TAMPA — Sometimes, it’s more about what you don’t do. Alex Killorn didn’t do anything and skated away.
He could have taken a penalty Thursday night. Instead, the Lightning ended up with a five-on-three. Killorn scored on the first penalty, then Nikita Kucherov did on the second.
Not doing anything put the Lightning in an entirely different position in their 9-3 victory over the New York Rangers.
Tony DeAngelo had slashed Killorn behind the net and then tried to get him to engage in a shoving match. Instead, Killorn quickly skated away.
“I heard the ref give DeAngelo a penalty,” Killorn said. “Once I heard that, I tried to get out of there as quickly as possible. There’s no need to be a tough guy when you know you have a five-on-three.”
Taking too many penalties had been one of the Lightning’s biggest issues early in the season. That play is just one example of a disciplined approach that has helped them stay out of the box and kill the penalties they have taken the last few games.
Tampa Bay granted opponents four or more power plays in eight of the first 12 games. The team also paired that with one of the league’s worst penalty kills.
More recently, the Lightning went three games allowing no more than two power plays. They did give up four on Thursday, but the flow of that game was odd with the 12 total goals. Additionally, they managed to kill all of the penalties off.
The Lightning hasn’t given up a power-play goal in four games this month.
“When you’re only killing off one or two a game,” coach Jon Cooper said. “It’s a lot easier to kill them off than when you take six.”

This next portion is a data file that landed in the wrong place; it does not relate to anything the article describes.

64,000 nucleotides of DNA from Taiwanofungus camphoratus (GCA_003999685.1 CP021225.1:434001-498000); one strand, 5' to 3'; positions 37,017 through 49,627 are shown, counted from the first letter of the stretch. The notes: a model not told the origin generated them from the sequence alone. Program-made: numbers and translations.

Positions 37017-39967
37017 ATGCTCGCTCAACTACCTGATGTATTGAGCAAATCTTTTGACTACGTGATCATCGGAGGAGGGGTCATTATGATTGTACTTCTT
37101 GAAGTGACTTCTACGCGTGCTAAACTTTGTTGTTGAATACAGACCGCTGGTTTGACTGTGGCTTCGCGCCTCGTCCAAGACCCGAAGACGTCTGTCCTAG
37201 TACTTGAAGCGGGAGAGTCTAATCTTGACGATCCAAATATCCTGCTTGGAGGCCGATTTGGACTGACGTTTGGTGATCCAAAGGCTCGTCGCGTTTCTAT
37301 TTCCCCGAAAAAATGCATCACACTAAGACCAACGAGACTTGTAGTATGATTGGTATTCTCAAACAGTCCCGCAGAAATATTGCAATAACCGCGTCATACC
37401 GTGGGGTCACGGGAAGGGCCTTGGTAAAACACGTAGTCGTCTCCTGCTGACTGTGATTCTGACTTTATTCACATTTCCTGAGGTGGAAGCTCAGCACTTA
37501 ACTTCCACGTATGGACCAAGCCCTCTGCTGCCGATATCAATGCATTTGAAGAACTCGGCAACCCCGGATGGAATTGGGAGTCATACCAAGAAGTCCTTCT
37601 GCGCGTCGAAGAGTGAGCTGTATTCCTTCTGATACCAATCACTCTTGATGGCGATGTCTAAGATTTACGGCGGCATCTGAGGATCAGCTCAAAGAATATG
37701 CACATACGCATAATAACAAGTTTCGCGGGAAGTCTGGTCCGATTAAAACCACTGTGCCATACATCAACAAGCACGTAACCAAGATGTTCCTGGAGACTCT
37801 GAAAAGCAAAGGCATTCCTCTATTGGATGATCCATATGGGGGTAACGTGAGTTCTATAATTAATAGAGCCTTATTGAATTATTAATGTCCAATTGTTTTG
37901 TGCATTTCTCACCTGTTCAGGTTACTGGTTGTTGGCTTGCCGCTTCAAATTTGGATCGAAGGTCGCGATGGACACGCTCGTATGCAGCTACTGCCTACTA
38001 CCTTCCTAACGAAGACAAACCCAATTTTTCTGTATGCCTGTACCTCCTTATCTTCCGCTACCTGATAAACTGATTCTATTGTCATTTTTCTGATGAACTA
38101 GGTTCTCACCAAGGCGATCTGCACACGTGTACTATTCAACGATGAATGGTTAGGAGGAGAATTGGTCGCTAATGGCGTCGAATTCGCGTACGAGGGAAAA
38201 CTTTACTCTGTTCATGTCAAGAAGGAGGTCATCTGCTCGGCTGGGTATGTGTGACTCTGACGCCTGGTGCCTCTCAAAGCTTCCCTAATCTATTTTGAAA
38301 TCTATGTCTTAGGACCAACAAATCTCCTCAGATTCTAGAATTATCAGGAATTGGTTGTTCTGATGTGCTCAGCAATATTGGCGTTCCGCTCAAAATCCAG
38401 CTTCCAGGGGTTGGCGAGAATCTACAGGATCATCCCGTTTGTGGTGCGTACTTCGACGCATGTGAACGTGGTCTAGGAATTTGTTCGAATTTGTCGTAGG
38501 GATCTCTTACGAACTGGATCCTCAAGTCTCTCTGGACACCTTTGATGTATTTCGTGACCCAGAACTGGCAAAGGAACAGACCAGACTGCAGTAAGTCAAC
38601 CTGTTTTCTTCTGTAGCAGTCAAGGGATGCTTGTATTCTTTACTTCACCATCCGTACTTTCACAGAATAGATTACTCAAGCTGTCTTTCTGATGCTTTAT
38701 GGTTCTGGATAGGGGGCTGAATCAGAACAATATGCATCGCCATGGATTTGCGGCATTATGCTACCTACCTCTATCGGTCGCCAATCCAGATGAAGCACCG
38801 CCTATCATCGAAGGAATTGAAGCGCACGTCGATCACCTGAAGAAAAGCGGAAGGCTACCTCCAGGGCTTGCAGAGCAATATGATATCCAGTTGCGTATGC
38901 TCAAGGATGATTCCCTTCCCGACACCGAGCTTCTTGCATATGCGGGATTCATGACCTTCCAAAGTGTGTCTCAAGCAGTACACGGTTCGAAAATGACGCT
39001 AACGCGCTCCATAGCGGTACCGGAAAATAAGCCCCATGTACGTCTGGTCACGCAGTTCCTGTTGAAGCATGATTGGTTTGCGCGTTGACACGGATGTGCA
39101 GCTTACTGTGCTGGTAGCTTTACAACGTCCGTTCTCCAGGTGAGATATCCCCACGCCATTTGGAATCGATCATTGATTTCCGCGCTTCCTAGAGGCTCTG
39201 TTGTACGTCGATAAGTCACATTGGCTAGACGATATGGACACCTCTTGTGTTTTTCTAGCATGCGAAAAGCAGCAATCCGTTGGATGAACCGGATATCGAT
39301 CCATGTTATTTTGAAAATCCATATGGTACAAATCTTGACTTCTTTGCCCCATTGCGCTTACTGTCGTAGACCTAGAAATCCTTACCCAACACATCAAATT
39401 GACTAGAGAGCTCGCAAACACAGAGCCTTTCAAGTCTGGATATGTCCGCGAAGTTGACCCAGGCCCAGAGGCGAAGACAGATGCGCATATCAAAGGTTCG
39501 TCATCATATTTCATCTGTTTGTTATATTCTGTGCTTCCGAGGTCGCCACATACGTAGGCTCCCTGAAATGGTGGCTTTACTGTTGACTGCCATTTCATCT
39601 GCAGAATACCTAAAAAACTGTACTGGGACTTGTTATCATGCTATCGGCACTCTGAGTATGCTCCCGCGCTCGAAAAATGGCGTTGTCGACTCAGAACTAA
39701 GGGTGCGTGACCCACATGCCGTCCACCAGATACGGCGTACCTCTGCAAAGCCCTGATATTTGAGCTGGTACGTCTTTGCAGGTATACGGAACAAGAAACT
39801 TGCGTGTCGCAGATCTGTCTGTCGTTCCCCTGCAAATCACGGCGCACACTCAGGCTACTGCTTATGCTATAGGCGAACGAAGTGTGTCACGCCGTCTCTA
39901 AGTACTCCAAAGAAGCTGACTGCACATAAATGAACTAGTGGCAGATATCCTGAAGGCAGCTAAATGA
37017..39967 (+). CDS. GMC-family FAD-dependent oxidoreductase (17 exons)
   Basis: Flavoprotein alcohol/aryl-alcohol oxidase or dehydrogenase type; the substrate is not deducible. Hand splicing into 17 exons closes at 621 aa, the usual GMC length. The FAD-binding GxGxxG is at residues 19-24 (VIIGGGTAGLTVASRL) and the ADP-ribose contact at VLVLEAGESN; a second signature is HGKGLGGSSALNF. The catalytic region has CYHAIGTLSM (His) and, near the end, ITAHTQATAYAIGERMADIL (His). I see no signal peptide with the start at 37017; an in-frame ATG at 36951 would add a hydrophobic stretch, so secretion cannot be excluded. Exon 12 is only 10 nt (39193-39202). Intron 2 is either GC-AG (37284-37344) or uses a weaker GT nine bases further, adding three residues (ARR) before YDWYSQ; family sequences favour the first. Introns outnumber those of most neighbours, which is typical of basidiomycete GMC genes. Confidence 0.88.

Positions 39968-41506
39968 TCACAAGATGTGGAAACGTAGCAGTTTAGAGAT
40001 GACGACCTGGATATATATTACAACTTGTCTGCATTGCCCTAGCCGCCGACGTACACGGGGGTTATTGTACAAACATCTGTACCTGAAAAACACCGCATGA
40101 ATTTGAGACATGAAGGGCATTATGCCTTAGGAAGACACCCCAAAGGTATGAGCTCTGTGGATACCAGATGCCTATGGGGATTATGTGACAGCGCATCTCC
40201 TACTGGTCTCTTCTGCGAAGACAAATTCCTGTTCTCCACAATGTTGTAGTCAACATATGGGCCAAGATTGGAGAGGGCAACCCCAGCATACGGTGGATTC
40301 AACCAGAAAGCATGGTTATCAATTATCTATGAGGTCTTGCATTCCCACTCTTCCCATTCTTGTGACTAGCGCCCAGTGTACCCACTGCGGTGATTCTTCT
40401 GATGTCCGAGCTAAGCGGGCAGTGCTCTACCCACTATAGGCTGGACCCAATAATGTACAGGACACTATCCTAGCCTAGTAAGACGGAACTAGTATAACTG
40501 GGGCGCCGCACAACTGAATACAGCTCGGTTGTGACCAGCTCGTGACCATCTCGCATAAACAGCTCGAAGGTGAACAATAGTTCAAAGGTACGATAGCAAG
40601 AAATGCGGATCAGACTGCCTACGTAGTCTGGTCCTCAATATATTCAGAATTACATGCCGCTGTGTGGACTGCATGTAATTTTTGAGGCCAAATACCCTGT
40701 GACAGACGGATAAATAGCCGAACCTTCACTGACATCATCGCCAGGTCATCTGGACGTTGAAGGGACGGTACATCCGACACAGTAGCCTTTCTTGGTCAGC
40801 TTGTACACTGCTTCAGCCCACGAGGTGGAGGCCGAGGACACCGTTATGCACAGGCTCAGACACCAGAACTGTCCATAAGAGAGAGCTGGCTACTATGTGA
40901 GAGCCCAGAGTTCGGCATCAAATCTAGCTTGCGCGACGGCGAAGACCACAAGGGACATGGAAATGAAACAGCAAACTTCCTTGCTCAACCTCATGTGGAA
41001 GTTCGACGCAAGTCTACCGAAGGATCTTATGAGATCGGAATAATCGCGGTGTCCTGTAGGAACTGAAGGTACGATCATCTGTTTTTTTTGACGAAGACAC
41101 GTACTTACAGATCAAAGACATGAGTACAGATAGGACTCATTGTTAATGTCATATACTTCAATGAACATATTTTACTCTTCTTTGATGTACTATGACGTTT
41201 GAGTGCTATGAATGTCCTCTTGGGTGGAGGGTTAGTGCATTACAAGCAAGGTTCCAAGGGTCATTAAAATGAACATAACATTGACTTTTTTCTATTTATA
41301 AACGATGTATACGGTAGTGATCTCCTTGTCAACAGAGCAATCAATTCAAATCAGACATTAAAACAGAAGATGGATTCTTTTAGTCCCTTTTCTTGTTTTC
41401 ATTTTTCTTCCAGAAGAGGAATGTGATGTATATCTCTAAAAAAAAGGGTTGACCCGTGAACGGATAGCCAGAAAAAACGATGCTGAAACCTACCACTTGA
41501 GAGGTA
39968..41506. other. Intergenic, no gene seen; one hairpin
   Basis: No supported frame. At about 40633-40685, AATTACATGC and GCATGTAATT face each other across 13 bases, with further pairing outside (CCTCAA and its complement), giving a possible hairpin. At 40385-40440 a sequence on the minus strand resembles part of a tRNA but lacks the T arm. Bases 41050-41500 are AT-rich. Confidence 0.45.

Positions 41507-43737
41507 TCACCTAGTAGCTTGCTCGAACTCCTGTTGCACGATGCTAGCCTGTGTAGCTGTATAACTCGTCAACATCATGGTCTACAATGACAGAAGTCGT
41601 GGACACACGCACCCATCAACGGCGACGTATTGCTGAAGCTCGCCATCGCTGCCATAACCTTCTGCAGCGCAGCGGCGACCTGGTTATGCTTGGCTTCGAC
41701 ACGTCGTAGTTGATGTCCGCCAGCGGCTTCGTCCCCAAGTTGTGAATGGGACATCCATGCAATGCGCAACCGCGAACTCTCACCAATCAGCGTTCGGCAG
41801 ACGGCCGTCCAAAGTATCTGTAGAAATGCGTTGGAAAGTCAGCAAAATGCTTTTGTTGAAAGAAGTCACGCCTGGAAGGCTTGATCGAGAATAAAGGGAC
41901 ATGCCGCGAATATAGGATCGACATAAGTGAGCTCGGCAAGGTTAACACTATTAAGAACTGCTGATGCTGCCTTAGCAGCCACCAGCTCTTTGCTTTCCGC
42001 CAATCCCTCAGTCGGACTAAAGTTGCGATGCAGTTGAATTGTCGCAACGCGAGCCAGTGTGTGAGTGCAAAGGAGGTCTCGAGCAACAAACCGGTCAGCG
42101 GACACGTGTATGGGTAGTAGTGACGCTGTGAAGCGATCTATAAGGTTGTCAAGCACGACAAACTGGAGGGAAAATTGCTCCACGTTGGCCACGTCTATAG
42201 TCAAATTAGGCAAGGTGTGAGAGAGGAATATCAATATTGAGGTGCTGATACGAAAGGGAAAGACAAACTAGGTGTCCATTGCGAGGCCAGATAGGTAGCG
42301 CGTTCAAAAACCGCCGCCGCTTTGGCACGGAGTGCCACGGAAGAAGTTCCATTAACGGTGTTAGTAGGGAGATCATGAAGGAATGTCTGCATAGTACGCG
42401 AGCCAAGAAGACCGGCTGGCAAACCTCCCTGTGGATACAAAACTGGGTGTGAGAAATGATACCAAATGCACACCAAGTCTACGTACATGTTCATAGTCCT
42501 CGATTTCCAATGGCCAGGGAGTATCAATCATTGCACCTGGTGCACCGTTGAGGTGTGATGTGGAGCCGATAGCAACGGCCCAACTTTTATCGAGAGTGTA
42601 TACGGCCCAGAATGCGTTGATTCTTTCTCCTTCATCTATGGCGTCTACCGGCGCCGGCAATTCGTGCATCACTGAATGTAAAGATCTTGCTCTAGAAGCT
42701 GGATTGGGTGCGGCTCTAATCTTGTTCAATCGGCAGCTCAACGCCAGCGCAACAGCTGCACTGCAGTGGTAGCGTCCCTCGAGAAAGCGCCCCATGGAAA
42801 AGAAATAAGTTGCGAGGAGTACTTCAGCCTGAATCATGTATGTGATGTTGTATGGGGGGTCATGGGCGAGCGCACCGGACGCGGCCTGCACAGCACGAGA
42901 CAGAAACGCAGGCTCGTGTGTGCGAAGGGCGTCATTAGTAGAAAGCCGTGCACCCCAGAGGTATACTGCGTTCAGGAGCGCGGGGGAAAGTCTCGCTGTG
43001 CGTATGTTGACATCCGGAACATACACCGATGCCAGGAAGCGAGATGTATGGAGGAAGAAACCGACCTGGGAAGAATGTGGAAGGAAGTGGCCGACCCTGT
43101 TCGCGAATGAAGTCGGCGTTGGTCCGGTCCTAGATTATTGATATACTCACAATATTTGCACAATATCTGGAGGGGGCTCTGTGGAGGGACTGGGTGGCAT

There’s a little more to it than just taking fewer penalties.
Frustration had been creeping in, with it coming a bit of panic and a pull away from the system. Some of the power-play goals had been bad bounces but they came after breakdowns created opportunities. Others came from trying to rush things and making turnovers.
“We’ve done some video,” Anthony Cirelli said. “Trust the process. We had to make little adjustments here and there and now we just have to stick to the system.”
The Lightning also needed to build some confidence within its penalty kill unit. That enables them to take a moment and hold off the panic. Trusting their own process also keeps players from freelancing and getting out of position.
“It’s a lot of momentum,” Killorn said. “Once you kill one, once you score one on the power play, a lot of things start feeling better.”
Contact Diana C. Nearhos at firstname.lastname@example.org. Follow @dianacnearhos.